Take time for reflection

Nov 04, 2016

Coaches may be good at critiquing their athletes, but what about themselves?

The process of reflection contributes to how coaches learn throughout their lives. The degree to which coaches are able to be reflective — and how willing they are to adapt and refine their thoughts and actions as a result — may be an indicator of the degree to which coaches are lifelong learners.

A 2009 Canadian study examining the habits of high performance coaches found these coaches were “always thinking” about coaching, pointing to the highly reflective nature of many of these high performance coaches (Werthner & Trudel). And a 2015 study reveals the important role of reflection in a wide variety of learning contexts in a group of parasport coaches (Taylor, Werthner, Culver & Callary).

There are many different reflection models that have been developed and applied in fields ranging from healthcare and education to business and, yes, sport coaching. During reflective learning, the learner seeks to identify, assess, and change the essential assumptions, beliefs, and theories which directly influence their actions. Knowledge cannot be simply transformed — in order for true learning to take place, the individual must be motivated to learn and be active in the reflective process.

In the High Performance Coaching and Technical Leadership program at the University of British Columbia, the process of coach reflection is embedded in each stream of the program. Coaches are introduced to a variety of ways to understand their own learning styles and given the opportunity to nurture their own reflective processes, from the coaching practicum (i.e., using reflective blog posts, journals, and discussion boards), to courses delivered on leadership and coaching effectiveness (i.e., readings on critical reflection and reflective practice, self-evaluations, etc.).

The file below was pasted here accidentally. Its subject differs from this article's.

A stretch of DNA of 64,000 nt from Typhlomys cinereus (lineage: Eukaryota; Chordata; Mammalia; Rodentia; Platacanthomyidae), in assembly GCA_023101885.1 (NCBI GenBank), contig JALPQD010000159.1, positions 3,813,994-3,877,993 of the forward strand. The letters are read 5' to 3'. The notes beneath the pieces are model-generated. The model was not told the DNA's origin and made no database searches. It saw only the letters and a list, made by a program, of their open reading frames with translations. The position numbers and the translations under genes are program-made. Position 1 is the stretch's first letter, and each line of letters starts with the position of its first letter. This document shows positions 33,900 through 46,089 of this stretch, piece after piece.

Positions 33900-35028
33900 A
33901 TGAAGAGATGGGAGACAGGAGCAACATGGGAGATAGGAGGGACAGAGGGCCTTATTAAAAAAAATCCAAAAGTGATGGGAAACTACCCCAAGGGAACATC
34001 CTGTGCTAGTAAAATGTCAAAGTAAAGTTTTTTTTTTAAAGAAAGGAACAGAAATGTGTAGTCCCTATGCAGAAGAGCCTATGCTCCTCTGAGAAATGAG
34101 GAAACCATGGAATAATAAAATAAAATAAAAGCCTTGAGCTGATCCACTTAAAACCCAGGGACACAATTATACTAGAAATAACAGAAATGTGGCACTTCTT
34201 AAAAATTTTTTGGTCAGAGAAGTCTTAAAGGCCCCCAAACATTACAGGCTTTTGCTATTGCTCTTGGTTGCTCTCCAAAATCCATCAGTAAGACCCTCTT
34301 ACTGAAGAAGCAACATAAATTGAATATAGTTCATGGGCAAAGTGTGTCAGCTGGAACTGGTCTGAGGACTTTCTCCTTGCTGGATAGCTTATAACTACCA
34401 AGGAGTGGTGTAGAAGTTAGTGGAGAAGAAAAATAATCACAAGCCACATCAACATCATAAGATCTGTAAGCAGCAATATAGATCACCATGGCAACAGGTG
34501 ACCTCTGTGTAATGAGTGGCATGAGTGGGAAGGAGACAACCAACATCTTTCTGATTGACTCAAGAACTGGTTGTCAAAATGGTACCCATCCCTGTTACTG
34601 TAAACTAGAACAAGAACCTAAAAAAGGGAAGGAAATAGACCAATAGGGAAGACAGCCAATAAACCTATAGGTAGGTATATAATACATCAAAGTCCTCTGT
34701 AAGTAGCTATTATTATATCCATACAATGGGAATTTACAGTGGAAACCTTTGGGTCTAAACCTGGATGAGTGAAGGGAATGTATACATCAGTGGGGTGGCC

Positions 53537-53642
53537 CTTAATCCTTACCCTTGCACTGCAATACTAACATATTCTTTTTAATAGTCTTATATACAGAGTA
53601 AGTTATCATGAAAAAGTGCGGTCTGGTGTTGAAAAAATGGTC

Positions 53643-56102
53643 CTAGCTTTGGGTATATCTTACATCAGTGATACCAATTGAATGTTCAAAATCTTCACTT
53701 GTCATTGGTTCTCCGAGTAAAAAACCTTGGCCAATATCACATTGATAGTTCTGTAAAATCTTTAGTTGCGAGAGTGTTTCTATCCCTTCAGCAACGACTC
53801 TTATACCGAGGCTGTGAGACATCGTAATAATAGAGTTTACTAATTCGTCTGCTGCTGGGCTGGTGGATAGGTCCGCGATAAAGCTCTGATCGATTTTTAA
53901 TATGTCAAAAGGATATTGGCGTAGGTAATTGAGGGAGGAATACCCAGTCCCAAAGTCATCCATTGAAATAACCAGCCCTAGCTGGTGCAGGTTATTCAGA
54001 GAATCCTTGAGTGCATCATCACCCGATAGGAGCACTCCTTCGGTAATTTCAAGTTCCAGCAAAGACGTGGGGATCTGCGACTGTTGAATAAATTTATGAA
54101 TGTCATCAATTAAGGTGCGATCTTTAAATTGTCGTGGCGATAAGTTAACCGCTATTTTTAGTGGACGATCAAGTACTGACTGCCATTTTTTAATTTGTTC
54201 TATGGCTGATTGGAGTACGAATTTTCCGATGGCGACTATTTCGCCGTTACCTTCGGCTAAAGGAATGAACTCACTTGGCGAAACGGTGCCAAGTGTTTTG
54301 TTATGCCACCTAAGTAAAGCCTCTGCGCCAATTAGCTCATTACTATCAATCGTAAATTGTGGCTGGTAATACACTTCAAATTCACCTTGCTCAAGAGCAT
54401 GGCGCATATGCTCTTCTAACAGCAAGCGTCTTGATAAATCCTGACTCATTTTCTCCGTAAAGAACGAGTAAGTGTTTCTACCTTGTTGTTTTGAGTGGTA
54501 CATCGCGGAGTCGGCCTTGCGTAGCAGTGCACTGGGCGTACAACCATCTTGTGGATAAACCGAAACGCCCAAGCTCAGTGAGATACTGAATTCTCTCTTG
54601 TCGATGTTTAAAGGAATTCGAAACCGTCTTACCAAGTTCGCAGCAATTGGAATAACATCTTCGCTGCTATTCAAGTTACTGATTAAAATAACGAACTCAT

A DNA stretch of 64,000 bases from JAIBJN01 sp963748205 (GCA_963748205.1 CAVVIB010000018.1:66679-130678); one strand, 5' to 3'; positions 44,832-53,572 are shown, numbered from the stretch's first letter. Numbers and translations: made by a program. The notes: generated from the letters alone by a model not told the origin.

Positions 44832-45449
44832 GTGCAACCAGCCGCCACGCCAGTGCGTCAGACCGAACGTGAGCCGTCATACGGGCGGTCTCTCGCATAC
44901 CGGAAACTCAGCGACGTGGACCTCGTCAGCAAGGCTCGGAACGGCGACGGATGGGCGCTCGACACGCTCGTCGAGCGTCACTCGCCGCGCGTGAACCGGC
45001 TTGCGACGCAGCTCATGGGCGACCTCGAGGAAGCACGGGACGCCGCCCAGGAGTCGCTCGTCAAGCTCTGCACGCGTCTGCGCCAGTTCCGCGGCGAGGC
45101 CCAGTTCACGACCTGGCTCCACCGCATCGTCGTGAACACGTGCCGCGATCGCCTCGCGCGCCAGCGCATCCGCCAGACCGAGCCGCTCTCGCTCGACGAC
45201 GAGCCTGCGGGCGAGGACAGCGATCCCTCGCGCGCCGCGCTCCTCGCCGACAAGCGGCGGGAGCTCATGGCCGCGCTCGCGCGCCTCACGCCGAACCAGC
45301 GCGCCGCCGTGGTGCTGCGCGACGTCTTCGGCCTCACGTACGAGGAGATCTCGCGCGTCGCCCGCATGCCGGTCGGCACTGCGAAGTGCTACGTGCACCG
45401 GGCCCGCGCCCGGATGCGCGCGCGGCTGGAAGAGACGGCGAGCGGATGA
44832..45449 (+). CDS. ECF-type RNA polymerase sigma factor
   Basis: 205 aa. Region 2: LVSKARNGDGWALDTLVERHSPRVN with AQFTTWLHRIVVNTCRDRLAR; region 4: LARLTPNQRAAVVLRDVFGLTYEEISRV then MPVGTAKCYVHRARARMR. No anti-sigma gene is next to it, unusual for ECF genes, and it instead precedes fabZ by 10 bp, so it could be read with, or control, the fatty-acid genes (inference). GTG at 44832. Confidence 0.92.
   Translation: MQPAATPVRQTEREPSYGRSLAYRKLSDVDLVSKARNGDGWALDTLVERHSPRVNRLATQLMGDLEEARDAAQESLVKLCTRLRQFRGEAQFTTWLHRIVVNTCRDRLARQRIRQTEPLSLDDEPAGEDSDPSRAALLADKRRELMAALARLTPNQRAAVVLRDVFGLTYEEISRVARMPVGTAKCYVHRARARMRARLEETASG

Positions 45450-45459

In order to evolve, coaches must become aware of and challenge their own “mental models” — these have been described as “deeply held internal images of how the world works, images that limit us to familiar ways of thinking and acting” (Senge, 1990). Often we are not even conscious of our own particular mental models and the effect they may have on our behaviour. The process of reflection helps increase our awareness. Coaches must learn to form a constructive way of critiquing not only their athletes, but also themselves, and honing skills such as debriefing and evaluating their own performance.

Research suggests the most effective coaching may be grounded in building a relevant knowledge base through a combination of practical coaching experiences, followed by a period of critical reflection. One reflective coach is Carolyn Murray, head coach of Triathlon Canada’s paratriathlon program, who is heading to the Rio Olympic Games with paratriathlon world champion, Stefan Daniel. Asked about her learning style and her reflective process, Murray says, “It never stops. Sometimes it will be a process I go through at night, after a day of training or competition. Often it happens during competition and I make sure I debrief with the athlete, other coaches, and try to learn from where the performance gaps are. It happens every day, in a variety of situations.”